Searching for Wild

Every night in my little neighborhood tucked between a wetland and a hay field, our resident pack of coyotes comes out to throw a party. I never get tired of listening to them, and wonder at the huge variety of yips and yowls they exchange. My beagle doesn’t seem at all interested in them though. I would think that though she doesn’t speak their language, she ought to at least pay attention to her distant canine relatives. But no, she only barks at other dogs. Sometimes we scoff at her for not wanting to get her feet wet, or for curling up on top of a pile of pillows to take her nap, but she has her moments of wildness. Squirrels usually do the trick. When she catches the fresh scent of rodent, it drives her mad!  She strains at the leash, alternating between frantic snuffles along the ground and baying her heart out. If we let her off the leash, she would charge into the underbrush and never stop. It’s hard to resist the call of the wild.

I think humans are like that too. We may not feel the urge to chase squirrels, but we are always chasing something, always looking for that thing we lost. Maybe it’s the adrenaline rush of fast cars, mountain climbing, or skydiving. Maybe it’s the peace of quiet forests, desert landscapes, or rolling meadows. We crave excitement, escape, beauty, mystery, and all the other things that represent wildness.

Children are closer to it than we adults. For them, the whole world already is exciting. Have you ever taken a walk with a toddler and had to stop every few feet while she stooped to investigate a snail or flower or lichen or funny clicking sound? Small children live through their senses. Any abstract thoughts are expressed in their imagination and play. It’s a joy to watch them at this stage. Why then, do so many adults rush children to grow up? Or keep them sheltered away in romper rooms cleansed of dirt, germs, stickers, bugs, or any other semblance of nature?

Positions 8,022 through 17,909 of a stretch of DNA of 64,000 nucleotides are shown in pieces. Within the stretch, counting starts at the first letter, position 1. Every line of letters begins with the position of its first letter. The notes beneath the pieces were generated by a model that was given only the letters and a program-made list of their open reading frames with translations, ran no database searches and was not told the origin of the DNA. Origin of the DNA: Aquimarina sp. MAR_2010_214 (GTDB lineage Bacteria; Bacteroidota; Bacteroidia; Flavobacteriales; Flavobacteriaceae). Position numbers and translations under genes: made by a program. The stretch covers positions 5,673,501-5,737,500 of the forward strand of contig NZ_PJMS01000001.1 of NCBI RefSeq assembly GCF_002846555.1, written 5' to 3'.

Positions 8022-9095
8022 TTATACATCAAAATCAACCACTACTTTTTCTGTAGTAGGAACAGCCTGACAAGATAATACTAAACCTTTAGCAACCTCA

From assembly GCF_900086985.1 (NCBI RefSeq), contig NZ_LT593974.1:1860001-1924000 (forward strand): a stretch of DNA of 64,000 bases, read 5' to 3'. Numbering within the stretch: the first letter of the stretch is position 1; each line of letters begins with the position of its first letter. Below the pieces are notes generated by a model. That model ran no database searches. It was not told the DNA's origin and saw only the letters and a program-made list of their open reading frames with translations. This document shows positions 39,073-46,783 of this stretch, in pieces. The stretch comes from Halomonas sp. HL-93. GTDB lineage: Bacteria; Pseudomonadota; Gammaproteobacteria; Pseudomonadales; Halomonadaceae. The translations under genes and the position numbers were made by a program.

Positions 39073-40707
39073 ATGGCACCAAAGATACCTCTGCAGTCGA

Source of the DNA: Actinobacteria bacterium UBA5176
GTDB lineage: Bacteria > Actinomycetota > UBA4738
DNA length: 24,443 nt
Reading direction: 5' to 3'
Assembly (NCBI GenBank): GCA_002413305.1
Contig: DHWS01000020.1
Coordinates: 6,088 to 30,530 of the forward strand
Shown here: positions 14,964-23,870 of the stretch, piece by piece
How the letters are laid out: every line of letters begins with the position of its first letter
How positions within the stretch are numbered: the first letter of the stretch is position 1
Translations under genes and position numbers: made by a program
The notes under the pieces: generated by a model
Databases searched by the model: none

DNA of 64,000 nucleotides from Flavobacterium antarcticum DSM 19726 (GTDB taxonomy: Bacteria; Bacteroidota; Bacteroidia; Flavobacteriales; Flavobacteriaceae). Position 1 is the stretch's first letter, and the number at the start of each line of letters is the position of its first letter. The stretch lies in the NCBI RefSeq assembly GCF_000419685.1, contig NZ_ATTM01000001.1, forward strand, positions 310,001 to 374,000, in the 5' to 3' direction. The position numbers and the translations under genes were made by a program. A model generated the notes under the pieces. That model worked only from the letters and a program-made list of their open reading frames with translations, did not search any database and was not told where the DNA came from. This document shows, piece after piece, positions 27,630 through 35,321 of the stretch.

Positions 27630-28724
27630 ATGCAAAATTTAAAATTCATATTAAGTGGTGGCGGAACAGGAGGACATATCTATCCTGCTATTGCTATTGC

I am one of those who thinks it is because we distrust nature. If we don’t force children to stop playing and do their work, how will they ever learn it? If we don’t protect them from nature, they might get hurt. Dirt is just something that must be removed. And so it goes. And so children forget where there wonder began, and spend the rest of their lives looking for it.

Perhaps that is why we have art. Poets can sense the truth of something just out of reach and try to capture it in words. Artists don’t just paint likenesses of people and fruit bowls, they compose visions of pattern and light and emotion that help other people see what they see. Musicians play, dancers twirl, actors cry, and writers struggle because they are grasping for that wild world outside of ordinary reality. One could argue that the best artists have found it. They channel wildness to the rest of us. It is really the source of all creativity.

As parents, the best thing we can do to help our kids develop creativity is not to squash it in the first place. Let them be children as long as it lasts, because it won’t last forever. They will move on when it is time. Let them be outside as much as possible, using their senses, playing, and getting dirty. Hopefully when they do grow up, they’ll keep a little spark of wildness inside them, like a bit of wolf inside the heart of a pup, and the world will always be a wondrous place.

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